The Atlantic quotes Gill in article on animal population declines, extinctions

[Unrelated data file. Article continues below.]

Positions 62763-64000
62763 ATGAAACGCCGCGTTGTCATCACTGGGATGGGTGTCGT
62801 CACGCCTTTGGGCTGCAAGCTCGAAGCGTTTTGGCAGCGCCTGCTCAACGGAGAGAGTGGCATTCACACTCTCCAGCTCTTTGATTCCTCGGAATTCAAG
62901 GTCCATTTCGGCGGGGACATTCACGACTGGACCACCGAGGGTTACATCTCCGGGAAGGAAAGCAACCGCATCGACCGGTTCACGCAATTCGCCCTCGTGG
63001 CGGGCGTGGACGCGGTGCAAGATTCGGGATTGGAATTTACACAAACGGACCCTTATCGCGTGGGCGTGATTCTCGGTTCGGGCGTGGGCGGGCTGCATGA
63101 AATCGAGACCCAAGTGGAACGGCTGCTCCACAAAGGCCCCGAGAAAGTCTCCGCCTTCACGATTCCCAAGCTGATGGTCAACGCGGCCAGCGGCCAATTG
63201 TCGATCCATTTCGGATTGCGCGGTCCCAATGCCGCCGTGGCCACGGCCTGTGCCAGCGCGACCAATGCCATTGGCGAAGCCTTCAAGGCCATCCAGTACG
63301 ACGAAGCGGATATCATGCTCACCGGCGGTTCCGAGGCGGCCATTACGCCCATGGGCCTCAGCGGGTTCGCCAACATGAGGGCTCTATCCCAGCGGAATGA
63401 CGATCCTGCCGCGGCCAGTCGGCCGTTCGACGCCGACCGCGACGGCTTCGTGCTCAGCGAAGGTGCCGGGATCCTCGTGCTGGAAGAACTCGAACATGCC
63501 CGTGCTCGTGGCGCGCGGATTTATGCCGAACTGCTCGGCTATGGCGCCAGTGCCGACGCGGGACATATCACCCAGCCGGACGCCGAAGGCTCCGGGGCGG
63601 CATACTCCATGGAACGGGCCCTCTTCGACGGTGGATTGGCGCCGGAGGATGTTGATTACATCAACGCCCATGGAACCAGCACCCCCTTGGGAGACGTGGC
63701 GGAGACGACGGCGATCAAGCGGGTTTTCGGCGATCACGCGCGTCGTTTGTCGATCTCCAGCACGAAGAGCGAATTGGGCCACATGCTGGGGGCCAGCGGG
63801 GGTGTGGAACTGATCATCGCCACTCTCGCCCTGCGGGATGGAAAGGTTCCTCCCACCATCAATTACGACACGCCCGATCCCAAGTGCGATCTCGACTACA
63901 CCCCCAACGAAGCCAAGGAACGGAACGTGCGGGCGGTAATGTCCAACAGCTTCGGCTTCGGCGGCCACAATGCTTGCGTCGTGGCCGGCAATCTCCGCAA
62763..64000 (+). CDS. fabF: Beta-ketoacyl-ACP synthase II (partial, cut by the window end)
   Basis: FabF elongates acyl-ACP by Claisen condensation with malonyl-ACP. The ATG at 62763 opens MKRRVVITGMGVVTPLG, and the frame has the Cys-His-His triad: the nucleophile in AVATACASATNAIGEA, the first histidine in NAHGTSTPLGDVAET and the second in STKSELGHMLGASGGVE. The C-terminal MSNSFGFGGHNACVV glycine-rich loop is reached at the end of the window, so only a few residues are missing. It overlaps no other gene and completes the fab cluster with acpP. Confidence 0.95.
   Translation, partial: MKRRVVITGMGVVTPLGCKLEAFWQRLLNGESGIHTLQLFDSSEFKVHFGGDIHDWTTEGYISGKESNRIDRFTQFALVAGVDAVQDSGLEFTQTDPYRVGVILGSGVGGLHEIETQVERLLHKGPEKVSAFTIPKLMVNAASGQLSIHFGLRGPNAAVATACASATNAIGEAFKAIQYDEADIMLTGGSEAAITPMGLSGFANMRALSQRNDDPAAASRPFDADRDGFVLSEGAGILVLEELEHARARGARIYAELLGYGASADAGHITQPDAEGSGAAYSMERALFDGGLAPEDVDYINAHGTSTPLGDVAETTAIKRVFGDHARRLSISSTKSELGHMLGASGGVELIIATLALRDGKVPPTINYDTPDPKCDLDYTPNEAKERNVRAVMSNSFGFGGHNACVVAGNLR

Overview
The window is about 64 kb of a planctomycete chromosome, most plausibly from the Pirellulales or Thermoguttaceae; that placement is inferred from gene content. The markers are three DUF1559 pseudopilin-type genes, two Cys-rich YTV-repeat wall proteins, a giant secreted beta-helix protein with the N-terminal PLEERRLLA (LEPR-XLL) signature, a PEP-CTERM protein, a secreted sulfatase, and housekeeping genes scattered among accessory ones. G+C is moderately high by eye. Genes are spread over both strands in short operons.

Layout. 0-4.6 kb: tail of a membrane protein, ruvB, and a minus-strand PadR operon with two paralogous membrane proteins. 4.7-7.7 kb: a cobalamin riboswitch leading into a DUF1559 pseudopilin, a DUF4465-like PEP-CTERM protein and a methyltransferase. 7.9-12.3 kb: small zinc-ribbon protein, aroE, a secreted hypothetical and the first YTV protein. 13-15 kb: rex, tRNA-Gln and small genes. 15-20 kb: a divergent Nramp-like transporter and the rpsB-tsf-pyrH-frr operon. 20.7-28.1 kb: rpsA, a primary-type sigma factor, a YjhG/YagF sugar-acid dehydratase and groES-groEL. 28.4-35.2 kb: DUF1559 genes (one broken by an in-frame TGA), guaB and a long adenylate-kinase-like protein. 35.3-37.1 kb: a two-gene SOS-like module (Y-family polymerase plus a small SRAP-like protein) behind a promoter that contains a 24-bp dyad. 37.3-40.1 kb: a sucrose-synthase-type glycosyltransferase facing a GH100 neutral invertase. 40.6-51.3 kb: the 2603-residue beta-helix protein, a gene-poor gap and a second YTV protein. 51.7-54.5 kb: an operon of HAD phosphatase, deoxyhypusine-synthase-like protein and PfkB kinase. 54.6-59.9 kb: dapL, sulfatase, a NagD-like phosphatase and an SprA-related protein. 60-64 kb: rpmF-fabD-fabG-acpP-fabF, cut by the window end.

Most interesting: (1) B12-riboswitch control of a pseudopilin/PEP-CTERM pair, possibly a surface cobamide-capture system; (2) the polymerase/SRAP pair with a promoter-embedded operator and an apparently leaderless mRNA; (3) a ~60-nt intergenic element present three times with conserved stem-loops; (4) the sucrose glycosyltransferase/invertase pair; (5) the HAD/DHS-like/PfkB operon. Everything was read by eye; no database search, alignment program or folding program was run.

Jacquelyn Gill, a professor of paleoecology at the University of Maine, was quoted in the Atlantic article, “It’s a mistake to focus just on animal extinctions.” Researchers state that fixating on the concept of extinction can lead scientists to overestimate the state of the planet’s health, according to the article. If a species is completely wiped out, that’s an important and irreversible loss, the article states, but before a species disappears entirely, it first disappears locally, and each of those local extinctions also matters. “The real trouble with mass extinctions, from a modern perspective, is that it’s really hard to know you’re in one before it’s too late,” Gill said. “By the time you compile the casualty list, the damage is done. … Population declines are a common precursor to extinction, and it’s a process we can actually do something about.” Gill added that protecting biodiversity is the goal. “Even if this isn’t a mass extinction, we’re clearly still losing species that we care about. The loss of the white rhino hurts even if wasn’t geologically superlative,” she said.